Purchase this article with an account.
Lisha Deng, Shaban Demirel, Stuart K. Gardiner; Reducing Variability in Visual Field Assessment for Glaucoma Through Filtering That Combines Structural and Functional Information. Invest. Ophthalmol. Vis. Sci. 2014;55(7):4593-4602. doi: 10.1167/iovs.13-13813.
Download citation file:
© ARVO (1962-2015); The Authors (2016-present)
To reduce variability and improve measurements of true change signal in visual field (VF) assessments through the use of filters that combine functional and structural test results.
Humphrey VF data (Swedish Interactive Thresholding Algorithm [SITA] Standard, 24-2) and confocal scanning laser ophthalmoscopy (Heidelberg Retina Tomograph [HRT]) data from 1057 eyes of 637 participants were used to derive a filter. Another dataset, consisting of VF and HRT data from 112 eyes of 62 participants each with ≥5 visits, was used to test the filter. At each VF location per eye, the trend over time was modeled by a linear model (LM), and a nonlinear model (NLM), using filtered or unfiltered data, but with the last visit excluded. The SD of residuals from the trends, and prediction errors (PE) for the last visit were compared between filtered and unfiltered data. The filter was reconstructed and analyses were repeated after truncating VF data so that thresholds < 19 dB were replaced by 19 dB to reduce noise.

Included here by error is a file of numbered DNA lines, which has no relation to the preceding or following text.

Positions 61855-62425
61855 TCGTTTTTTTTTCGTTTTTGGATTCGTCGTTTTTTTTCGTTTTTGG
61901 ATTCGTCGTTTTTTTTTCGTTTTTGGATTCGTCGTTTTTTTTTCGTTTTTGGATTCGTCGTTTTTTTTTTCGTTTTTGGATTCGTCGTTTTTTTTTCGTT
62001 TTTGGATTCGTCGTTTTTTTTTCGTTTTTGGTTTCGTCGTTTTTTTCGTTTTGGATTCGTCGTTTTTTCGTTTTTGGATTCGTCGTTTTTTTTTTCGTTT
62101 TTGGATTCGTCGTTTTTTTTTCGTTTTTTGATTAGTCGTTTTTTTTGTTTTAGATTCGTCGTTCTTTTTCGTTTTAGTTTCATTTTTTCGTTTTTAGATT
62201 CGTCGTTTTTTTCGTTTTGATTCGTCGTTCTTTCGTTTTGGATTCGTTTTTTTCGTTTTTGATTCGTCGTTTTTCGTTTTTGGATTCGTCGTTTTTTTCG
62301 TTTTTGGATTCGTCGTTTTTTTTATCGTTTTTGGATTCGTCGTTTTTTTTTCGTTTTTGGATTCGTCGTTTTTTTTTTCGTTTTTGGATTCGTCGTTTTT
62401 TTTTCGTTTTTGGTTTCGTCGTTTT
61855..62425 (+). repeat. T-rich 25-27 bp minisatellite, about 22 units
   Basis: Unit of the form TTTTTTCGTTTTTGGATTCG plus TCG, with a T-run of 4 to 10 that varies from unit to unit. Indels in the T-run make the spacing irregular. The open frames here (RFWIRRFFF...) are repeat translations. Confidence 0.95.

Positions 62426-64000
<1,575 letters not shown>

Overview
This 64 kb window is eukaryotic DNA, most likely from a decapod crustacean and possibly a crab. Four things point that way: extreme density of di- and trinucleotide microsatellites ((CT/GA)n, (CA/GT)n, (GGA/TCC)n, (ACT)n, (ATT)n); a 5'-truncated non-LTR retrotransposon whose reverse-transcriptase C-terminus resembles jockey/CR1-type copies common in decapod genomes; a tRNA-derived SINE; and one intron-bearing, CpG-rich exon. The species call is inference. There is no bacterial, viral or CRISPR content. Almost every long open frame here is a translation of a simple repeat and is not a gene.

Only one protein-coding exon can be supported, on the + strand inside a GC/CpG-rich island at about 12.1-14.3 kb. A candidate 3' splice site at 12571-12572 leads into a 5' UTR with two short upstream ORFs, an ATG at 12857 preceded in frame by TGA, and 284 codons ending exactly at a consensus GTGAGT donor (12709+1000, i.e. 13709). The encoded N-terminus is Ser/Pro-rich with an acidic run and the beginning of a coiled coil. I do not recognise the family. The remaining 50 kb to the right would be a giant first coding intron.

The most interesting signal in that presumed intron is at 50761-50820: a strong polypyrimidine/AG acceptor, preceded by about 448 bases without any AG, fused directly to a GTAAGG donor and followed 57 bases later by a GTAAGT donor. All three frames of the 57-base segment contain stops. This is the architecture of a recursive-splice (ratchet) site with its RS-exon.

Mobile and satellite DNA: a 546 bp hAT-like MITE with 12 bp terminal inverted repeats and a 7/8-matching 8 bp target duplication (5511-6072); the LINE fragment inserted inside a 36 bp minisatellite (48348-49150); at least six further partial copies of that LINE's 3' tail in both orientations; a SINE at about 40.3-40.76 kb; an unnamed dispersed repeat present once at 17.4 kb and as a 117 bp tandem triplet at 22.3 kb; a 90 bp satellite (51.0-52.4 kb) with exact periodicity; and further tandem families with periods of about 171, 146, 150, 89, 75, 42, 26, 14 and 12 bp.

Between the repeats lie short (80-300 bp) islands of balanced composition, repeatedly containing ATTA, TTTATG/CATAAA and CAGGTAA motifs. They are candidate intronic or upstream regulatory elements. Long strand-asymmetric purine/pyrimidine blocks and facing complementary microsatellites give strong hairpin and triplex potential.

The SD of the residuals at all 52 VF locations for all analyses was reduced by filtering (P < 0.001). The PE was reduced by filtering at 43 and 47 VF locations (P < 0.05) for LM analyses on observed and truncated data, and all 52 VF locations (P < 0.05) for both NLM analyses. Truncating data before filtering reduced variability (P < 0.01) at 41 and 40 VF locations for LM and NLM analyses.
Filtering can reduce variability about trends in longitudinal sequences of VF data, and improves the accuracy of predicting the next test result.
This PDF is available to Subscribers Only